And while I'm primarily talking about James Harrison here it applies to many other players who have been, in my view, unfairly fined essentially because they hit their opponent too hard.


Now I am sure there are those that instead of actually thinking through everything I have written will dismiss it and deem me as someone who just doesn't take concussions seriously. You couldn't be more wrong.

Let me let you in on a few things about me. I have always been considered to be someone of above average intellect. I had good grades through out high school, good ACT score, graduated from college and blew he Wonderlic out of the water. However nine years removed from having played seven years in the NFL there are days when my recall is just terrible. I have moments where I can't remember names or important numbers to save my life. And my memory is something that used to be a source of pride to me. I know that football has taken some things from me and I only pray it doesn't get much worse.

But where I differ from a lot of people is that having played the game I understand that so much about football in general, and defensive football in particular, is the physical contact. The physical intimidation that makes quarterback's throw that ball a second early when they feel the rush coming. Or makes a wide receiver think twice about making that catch going across the middle. And so no matter how many rules the NFL comes up with, these kinds of hits will always happen. And at the end of the day ex players will continue to suffer from brain trauma due to the time they spent playing football.

What would really help in my opinion, probably more than just on the field rules changes, is an overhaul of the process by which retired players have to go through to get disability benefits due to brain trauma suffered during their playing days.

Someone invoked the name of Dave Duerson earlier today on Twitter when talking down on James Harrison and I was so livid I had to log out for awhile. See so many people will bring up a guy like Duerson when trying to make a point about concussions on the field but I've seen few who will show the same focus about Duerson's time on the disability board where retired players were denied time and time again, by design, when they tried to get help while suffering from brain trauma due to football injuries. Everyone wants to bring up CTE but nobody wants to point out that the NFL has been fighting against that diagnosis and those like it for years and years in an effort to save money.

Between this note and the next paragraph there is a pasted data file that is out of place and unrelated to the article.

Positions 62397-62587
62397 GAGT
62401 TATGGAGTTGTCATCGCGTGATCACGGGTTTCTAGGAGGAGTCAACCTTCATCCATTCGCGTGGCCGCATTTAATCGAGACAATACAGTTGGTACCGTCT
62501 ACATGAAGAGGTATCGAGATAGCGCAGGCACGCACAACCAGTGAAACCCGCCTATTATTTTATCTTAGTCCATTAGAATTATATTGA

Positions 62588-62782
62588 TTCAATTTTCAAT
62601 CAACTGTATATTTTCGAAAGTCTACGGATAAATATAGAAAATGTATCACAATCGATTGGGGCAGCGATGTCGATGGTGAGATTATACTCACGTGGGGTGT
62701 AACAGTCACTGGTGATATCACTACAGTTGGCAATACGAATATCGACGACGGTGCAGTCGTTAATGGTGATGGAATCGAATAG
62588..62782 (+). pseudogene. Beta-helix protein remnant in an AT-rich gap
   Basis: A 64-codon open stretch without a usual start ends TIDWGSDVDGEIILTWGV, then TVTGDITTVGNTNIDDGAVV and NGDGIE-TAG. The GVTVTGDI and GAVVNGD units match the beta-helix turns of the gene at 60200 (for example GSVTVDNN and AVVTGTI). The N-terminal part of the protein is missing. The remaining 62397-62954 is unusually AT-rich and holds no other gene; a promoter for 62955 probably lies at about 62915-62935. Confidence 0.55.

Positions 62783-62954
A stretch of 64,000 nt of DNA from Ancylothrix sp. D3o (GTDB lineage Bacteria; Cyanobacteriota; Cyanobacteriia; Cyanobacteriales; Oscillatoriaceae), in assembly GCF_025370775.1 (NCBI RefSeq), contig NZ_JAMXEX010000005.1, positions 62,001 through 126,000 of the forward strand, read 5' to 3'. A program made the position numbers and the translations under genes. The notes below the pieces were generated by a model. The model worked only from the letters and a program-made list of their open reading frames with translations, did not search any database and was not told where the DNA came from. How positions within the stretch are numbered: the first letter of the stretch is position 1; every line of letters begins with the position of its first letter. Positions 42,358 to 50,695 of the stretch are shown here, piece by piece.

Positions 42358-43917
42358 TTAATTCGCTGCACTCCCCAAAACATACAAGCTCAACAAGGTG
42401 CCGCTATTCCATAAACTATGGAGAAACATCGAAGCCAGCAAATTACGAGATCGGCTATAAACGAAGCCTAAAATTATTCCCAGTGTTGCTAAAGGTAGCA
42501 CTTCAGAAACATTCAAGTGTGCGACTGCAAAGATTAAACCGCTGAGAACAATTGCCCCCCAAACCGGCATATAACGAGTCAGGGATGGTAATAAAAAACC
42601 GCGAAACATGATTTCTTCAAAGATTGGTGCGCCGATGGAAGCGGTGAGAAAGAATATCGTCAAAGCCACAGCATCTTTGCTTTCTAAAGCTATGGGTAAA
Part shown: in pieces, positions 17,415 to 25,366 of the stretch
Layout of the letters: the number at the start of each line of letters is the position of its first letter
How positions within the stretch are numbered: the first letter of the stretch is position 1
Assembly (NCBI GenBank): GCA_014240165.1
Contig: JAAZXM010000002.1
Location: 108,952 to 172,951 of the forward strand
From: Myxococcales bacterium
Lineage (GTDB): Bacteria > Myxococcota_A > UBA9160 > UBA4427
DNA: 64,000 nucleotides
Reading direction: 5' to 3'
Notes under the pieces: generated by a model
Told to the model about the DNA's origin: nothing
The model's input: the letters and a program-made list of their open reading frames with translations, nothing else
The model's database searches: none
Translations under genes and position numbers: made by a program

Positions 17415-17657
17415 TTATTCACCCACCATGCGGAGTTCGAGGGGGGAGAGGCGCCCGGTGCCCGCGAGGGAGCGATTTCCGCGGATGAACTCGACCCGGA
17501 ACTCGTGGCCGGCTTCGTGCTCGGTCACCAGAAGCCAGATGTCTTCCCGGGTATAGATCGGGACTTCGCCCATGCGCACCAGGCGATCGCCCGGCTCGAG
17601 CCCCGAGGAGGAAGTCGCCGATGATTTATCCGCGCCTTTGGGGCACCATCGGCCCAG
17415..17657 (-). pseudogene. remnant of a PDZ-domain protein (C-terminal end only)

How many people actually remember this part of the NYTimes article on Duerson's death?

Duerson’s case is unique beyond the circumstances of his suicide. Since 2006, he had served on the six-member panel that considered claims for disability benefits filed by former N.F.L. players. Although individual votes are kept confidential, that board has been sparing in awarding benefits, including those for neurological damage.

Duerson himself told a Senate subcommittee in 2007 that he questioned whether players’ cognitive and emotional struggles were related to football.

However, Duerson’s legacy will almost certainly be how he apparently came to believe he had C.T.E., acted upon it and requested that his brain tissue be examined for confirmation and contribution to science

So if you want to impress me with your righteous indignation about concussions in football please take the time to speak out about the way the NFL has stacked the deck against former players to keep them from getting the disability benefits they both need and deserve. Trying to keep NFL players safe during their playing days is a noble and just cause. But taking care of those same players after they are done with the game should be as, if not more, important.